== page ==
The right direction of sustainability

Sustainability: what does it mean, and why should it be considered as a strategic value for the bottling industries?

Almost three decades have passed since the Brundtland Commission coined what has become the most often quoted definition of Sustainable Development: "Development that meets the needs of the present without compromising the ability of future generations to meet their own needs"

Today, in a complex, fast growing and changing world we are seeking attractive Capex (Capital expenditure) and Opex (Operational expenditure) figures. We are afraid about non renewable resources consumption and we are striving ourselves to use clean technologies to get more with less towards a zero waste concept. So, introducing a more holistic approach for Sustainable Development - the Life Cycle Assessment for a product or a technology - is the new phrase that forces us to take care of our Technical System from cradle to grave or, even better, from cradle to cradle again. The rationale behind a Sustainable Development for an Aseptic Filling line is based on an holistic engineering analysis of resource utilization such as:

  • Material
  • Space
  • Energy
  • Time
while material and energy are more often considered within an optimized Life Cycle Assessments (“streamlining”) thus making clear the ‘what if’ approach through three main environmental indicators:
  • Global Warming Potential (emission in terms of kg CO2 eq)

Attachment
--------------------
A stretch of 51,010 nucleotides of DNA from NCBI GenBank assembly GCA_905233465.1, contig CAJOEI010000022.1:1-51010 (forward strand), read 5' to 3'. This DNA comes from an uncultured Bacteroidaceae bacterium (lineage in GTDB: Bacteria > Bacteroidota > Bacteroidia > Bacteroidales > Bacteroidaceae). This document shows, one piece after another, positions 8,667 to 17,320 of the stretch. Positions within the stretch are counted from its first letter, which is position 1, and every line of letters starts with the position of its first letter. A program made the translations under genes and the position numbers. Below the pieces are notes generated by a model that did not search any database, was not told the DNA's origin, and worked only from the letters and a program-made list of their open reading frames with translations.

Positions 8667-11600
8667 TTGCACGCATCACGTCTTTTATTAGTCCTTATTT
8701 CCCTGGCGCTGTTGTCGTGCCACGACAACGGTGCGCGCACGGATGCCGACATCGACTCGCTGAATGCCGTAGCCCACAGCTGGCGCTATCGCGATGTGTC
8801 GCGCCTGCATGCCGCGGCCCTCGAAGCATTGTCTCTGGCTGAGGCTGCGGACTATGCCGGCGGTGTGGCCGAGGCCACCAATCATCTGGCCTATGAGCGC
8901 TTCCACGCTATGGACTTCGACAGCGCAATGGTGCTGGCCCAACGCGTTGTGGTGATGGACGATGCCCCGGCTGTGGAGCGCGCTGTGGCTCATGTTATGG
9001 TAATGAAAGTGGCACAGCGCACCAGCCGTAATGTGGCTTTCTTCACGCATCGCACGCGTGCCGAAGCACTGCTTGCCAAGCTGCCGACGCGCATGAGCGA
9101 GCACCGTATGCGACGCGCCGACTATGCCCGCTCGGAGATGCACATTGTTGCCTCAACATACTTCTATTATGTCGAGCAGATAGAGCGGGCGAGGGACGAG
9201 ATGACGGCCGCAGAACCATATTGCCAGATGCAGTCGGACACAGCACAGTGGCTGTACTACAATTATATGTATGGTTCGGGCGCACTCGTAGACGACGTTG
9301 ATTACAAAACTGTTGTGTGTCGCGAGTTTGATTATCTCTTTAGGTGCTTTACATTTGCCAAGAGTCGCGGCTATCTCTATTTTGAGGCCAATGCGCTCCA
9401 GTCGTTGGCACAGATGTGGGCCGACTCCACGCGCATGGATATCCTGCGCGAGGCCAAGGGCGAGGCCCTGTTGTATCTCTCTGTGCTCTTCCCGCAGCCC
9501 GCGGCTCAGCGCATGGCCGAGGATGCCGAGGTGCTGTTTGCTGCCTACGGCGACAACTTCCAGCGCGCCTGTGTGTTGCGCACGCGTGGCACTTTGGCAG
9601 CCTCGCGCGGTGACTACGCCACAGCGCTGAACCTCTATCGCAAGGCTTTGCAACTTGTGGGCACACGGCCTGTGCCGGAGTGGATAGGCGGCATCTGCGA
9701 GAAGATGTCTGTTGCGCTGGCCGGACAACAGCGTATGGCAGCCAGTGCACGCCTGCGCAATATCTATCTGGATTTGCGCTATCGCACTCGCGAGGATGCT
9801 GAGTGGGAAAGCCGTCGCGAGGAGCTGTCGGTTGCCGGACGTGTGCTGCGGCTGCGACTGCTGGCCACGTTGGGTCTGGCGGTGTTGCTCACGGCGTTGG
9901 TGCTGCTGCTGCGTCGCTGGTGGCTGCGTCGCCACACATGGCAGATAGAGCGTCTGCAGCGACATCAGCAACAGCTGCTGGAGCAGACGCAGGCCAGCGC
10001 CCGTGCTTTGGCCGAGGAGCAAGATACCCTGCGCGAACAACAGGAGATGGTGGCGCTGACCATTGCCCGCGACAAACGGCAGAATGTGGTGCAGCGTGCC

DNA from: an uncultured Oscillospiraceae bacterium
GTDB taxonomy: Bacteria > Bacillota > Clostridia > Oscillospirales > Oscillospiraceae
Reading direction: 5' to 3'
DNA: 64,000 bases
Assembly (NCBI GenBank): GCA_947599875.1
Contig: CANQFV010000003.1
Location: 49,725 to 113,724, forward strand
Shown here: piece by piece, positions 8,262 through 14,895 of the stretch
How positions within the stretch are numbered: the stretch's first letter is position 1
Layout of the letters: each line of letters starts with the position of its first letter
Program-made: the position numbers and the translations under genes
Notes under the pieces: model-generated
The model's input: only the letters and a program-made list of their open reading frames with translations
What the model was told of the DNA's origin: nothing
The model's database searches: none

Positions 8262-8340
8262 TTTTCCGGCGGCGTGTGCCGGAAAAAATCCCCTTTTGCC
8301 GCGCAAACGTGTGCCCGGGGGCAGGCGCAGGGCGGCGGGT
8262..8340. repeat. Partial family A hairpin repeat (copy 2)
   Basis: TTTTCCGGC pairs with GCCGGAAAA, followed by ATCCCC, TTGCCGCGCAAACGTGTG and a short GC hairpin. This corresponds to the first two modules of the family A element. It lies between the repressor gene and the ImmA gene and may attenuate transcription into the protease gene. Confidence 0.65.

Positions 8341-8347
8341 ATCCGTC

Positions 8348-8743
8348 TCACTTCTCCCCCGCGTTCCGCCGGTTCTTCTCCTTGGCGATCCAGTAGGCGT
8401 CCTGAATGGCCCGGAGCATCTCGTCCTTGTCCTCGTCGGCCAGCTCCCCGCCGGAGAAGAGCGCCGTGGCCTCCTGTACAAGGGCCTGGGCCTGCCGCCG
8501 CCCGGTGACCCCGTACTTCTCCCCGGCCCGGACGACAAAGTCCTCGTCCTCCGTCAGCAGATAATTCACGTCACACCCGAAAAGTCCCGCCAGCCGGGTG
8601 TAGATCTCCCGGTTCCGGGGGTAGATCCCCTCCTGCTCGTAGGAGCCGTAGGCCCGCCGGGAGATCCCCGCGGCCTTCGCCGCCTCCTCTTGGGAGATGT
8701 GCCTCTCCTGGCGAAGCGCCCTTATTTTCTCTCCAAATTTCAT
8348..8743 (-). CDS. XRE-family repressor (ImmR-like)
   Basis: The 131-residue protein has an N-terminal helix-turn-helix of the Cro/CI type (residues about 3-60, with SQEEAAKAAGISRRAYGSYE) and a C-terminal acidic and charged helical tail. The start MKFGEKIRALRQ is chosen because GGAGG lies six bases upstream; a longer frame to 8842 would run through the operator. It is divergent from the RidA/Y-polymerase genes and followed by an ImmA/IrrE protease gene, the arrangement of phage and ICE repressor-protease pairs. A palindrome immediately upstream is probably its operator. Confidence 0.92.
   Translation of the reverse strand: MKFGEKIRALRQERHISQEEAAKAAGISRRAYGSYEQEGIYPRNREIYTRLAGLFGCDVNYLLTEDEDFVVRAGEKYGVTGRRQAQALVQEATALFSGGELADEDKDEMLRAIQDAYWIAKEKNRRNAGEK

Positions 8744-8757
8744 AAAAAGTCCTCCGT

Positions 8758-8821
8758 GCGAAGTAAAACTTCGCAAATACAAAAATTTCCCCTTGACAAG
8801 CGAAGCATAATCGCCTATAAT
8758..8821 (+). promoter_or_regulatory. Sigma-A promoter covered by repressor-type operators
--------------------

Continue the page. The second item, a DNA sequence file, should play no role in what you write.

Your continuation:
• Gross Energy Requirements (usually in MJ or kWh)
  • Water Footprint (kg or litre)
“Sustainable development: development that meets the needs of the present without compromising the ability of future generations to meet their own needs"
PET line process description
Fig.2.1. PET line process description
Make sensitive liquid portable & stable
Key useful function and features of an Aseptic Filling line are:
  • No need for refrigeration (ambient temperature)
  • From single serve up to 2 litres
  • Mechanically – microbiologically and organoleptically stable
It means making food/beverage safe, available and affordable to everyone, everywhere. Without Aseptic Filling we couldn’t produce, transport and preserve food/beverage efficiently and allow nomad people consumption.


Material for primary and secondary packaging follows the priority pyramid hierarchy

Or in a similar way Sustainable Development can be defined by the ‘3Rs’:
  • Reduce material/energy for making same packaging
  • Reuse resources
  • Recycle
The priority pyramid hierarchy for primary and secondary packaging material
Fig.2.2. The priority pyramid hierarchy for primary and secondary packaging material
Reduce: lighter packaging
Reduce the weight of the packaging is the best way to minimize material and save energy. Thanks to aseptic filling the container can be much lighter than the one required for hot fill technology as it is not exposed to high temperature for long time.
Reuse: resources optimization
Aseptic Filling with liquid PAA technology and, even more, with Dry VHP preform/cap technology allows for freedom in packaging weight, shape and additives.
The liquid PAA technology, when used at relatively low temperature, allows the use of quite light bottles without shrinkage problems. Aseptic Blowing system performs even better, because it sterilizes very heat resistant preforms and does not stress the bottles once blown.
In this case the lightweighting of the bottle is determined by the mechanical bottle resistance for palletizing purposes.
Recycle: extend material potential
Given the huge energy ’trapped’ within the material, Sustainable Development has necessarily to pass through full recycling with existing oil PET (from bottle to bottle, B2B) and start investigating the potential of new recyclable non food polymers such as PEF (Polyethylene Furandicarboxylate).


An Aseptic Blow Filling line, processing 1litre bottles at 400bpm

Bill of material
Material Mass (g)
Bottle PET 25
Cap HDPE 3,5
Label PVC 2,5
American Box Corrugated cardboard 20,7
Pallet wrapping film PE 0,24
Total mass 51,9
Tabella. 2.1.